Author Archives: Neil Turitz
“Podcasts are sort of perfect for TV adaptations, since they have set story structures, they’re often serialized, and they come with a built-in audience, which is exactly what IP-hungry networks are looking for,” writes Neil Turitz.
It’s unclear how much money the network spent on its Twin Peaks sequel, but whatever the figure was, it doesn’t appear to have been a great investment. The 18-part series was hardly watched at all, averaging less than 300,000 viewers per episode.
“I really like the idea of giving a single, skilled filmmaker the opportunity to oversee a story of this scale. It almost feels like a television-inspired take on things, but on the big screen it’s downright revolutionary, and it gives me hope that this could become an industry-wide trend,” writes Neil Turitz.
“Universal needs to do whatever it takes to keep Bill Condon onboard to direct Bride of Frankenstein and take the time to get the script right before moving forward with someone like Jennifer Lawrence, Scarlett Johansson or Emma Stone in the title role,” writes Neil Turitz.
With both Veep and Game of Thrones, coming to a close, there are a few projects that could potentially fill the void — chief among them, the third season of True Detective starring Oscar winner Mahershala Ali.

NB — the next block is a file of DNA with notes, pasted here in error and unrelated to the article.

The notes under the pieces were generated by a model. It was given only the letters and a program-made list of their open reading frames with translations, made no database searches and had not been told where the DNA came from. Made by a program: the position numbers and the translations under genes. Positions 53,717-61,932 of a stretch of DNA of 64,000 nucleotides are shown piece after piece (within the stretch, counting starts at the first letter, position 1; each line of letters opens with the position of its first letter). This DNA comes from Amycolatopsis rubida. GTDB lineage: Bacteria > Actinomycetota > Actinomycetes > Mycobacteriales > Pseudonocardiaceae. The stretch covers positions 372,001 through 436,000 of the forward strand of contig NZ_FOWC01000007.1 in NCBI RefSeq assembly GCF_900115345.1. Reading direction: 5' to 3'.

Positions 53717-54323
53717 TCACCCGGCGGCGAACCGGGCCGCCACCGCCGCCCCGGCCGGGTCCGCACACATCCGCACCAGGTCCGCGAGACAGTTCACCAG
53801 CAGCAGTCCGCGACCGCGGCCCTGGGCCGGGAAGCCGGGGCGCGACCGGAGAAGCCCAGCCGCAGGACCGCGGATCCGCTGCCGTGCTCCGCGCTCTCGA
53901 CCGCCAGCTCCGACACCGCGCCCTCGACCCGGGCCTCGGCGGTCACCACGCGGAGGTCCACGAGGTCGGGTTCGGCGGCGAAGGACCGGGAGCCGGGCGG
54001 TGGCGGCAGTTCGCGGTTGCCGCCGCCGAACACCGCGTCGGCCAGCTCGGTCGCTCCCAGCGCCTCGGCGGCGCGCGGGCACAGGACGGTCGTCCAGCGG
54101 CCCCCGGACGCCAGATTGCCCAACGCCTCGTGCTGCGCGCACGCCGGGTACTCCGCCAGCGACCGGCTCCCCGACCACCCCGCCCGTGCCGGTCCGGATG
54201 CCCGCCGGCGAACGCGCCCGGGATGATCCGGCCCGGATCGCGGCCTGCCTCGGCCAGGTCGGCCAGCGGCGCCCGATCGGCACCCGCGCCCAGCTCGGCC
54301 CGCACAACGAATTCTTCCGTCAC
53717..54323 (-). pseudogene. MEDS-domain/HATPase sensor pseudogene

“What to say about Hulu? Seriously, I’m asking, because it’s not entirely clear that the streaming service itself knows what it wants to be,” writes Neil Turitz.
When it comes to Amazon Studios, it really is a tale of two cities. On the film side, things are pretty good, but with TV, Amazon has been trying like hell to establish itself and somehow seems to keep slipping.
Netflix has over 100 million subscribers now and, in spite of the billions of dollars it brings in through subscriptions, it continues to borrow billions more to keep churning out that content. How long can the business model hold?
The CW has created a business model unlike any of the major networks with a combination of actioners from Greg Berlanti, genre YA series, and a few light-hearted dramas for its long-time viewers.
Fox may be drawing younger demographics but the network is still struggling to find a new hit.
While ABC came in a close second to NBC last season in the prime demo rankings, without any sports programming to speak of, they also finished a distant third place in total viewers, with 6.2 million per show, losing nine percent of their audience from the year before.
The Peacock Network, which used to be known for its Must See TV Thursday night lineup of sitcoms, has mostly eschewed them of late to focus on hour long dramas, and found great success in the process. But can This is Us and the NFL keep the network on top?
With Labor Day now in our rearview mirror and the new TV season about to knock on our door, it’s time once again to turn from the big screen to the small. Considering that CBS has won the crown for most viewers for nine straight seasons, and 14 of the last 15, it’s hard to imagine that it was ever a punchline, but it was. A big one.